When one thinks of a park, Riverbank Park in Flint, Michigan is probably not what they envision. The park was built in the modernist style by Lawrence Halprin in 1979, and is easily recognized by the architectural use of concrete as it stretches along both sides of the Flint River at the very heart of downtown Flint. On the East, Riverbank Park is anchored by the campus of the University of Michigan – Flint and extends through downtown, ending in the historic Carriage Town District in the West. Along the way, the park provides direct access to several points within the central business district, including governmental buildings, restaurants, nightlife and several major apartment buildings.
Today, a quick glance from street is still enough to spark most people’s interest in Riverbank Park. Once in the space, however, several issues often lead to perceptions of danger, neglect, and disuse. It is our hope that Flint’s one of a kind Riverbank Park can be reenergized through the strategic beautification of a few key features. By reintroducing creative plantings and artistic touches, we can highlight the dramatic mid-century space and spur public appreciation and use.
In order to re-introduce Riverbank Park as Genesee County’s most exciting public space, The Flint River Corridor Alliance (FRCA) is proposing a series of targeted improvements, installations, and celebrations intended to give new eyes a glimpse of how the park was designed to operate. The weeds and overgrowth which muddle the clean lines of the park’s architecture will be replaced with colorful and dramatic plantings. Innovative vertical garden structures would be installed on the stark concrete walls of the park’s Northern blocks softening the space, and covering what is now a non-functioning water feature. By engaging one of Flint’s many talented metal workers, a sculpture would be commissioned which through theme or material would link Flint’s industrial past to its creative future.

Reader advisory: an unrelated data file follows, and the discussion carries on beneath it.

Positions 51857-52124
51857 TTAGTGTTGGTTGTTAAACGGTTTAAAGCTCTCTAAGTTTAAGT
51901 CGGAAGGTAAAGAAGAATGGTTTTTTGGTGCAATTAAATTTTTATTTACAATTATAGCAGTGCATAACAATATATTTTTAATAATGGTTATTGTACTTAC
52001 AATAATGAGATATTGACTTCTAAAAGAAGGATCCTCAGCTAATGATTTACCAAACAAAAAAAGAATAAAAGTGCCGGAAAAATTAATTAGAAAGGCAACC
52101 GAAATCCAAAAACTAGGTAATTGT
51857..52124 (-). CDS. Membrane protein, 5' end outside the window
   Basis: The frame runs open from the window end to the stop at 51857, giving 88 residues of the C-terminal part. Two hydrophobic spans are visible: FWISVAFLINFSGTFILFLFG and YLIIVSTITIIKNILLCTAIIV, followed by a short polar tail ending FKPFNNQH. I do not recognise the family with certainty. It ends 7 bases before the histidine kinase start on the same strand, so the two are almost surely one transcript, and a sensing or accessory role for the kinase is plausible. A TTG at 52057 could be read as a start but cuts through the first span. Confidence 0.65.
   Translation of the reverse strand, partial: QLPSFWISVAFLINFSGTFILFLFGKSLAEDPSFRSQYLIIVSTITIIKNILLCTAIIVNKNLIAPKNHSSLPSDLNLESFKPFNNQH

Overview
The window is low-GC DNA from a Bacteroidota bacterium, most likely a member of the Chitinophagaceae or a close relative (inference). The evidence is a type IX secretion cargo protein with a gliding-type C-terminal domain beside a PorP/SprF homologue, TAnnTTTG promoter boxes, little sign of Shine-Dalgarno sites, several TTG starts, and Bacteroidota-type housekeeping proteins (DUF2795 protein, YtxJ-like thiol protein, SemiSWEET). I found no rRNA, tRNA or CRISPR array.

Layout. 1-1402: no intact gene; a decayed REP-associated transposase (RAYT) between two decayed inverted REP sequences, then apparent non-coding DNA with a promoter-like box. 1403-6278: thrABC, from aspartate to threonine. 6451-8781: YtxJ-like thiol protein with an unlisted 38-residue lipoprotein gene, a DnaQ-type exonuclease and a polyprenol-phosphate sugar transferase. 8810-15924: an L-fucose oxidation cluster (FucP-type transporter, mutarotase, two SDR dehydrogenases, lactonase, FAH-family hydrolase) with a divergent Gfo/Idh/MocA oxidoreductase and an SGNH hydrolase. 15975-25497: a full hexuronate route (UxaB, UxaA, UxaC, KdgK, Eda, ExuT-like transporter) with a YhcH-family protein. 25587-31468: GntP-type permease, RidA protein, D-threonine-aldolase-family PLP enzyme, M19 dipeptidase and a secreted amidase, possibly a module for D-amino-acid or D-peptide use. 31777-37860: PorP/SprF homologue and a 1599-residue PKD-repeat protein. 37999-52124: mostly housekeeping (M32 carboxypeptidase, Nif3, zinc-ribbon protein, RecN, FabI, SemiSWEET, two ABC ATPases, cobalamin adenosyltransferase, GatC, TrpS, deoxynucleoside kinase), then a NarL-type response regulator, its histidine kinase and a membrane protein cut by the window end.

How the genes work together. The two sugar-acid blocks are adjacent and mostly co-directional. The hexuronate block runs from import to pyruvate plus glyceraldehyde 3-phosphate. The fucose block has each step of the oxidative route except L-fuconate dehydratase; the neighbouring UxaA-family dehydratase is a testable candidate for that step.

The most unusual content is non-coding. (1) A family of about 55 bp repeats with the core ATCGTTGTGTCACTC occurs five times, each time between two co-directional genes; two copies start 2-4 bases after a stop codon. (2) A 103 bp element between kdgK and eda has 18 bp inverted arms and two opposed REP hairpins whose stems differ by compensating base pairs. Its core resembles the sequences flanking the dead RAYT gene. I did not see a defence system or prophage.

While highlighting the park’s beautiful bones will draw down the casual park visitor, a series of park programs, again, chosen to highlight the park’s original design features will give the public a better idea of how dynamic the space can be. While small scale programming is being pursued to keep the park active throughout the year, a signature event is being planned for September would celebrate Riverbank Park and its role in the city. It is important that this event be as innovative and interesting as the park itself. While Flint has a few successful summer festivals, the Riverbank Park celebration is intended to go beyond the standard routine and create an event that uniquely celebrates Flint’s quirky spirit. Boats would be available from the parks several launch points to quickly fill the water with activity, while back on land historians and students would guide newcomers around the park. Creative and unusual vendors would be recruited to use the park’s market stall area to sell their wares, and the parks amphitheatre would be used throughout the event by local musicians, poets, and dancers.
This event would also serve to educate the public on Riverbank Park’s future. While we intend to make the park as beautiful and usable as possible now, the event will be one piece of a much larger vision to ensure the long term success of Riverbank Park. At the event we will provide information on these larger endeavors including a DNR Trust Fund grant to improve the parks accessibility and make maintenance easier. A series of murals, which are being separately pursued by the alliance, would be unveiled at this event as well. Entirely composed of QR codes, these murals will provide both an abstract art piece, as well as links to site specific content, such as historical photos or event calendars. Overall, these improvements will assist in our place making efforts on three scales. A large event will immediately activate the park, getting people familiar and excited about the space. The plantings and art installations will provide an attractive background for the event and beyond, welcoming casual visitors into the space. Together, they will help the FRCA in our long-term efforts of large scale park improvements by getting people re-introduced and reinvested in Riverbank Park.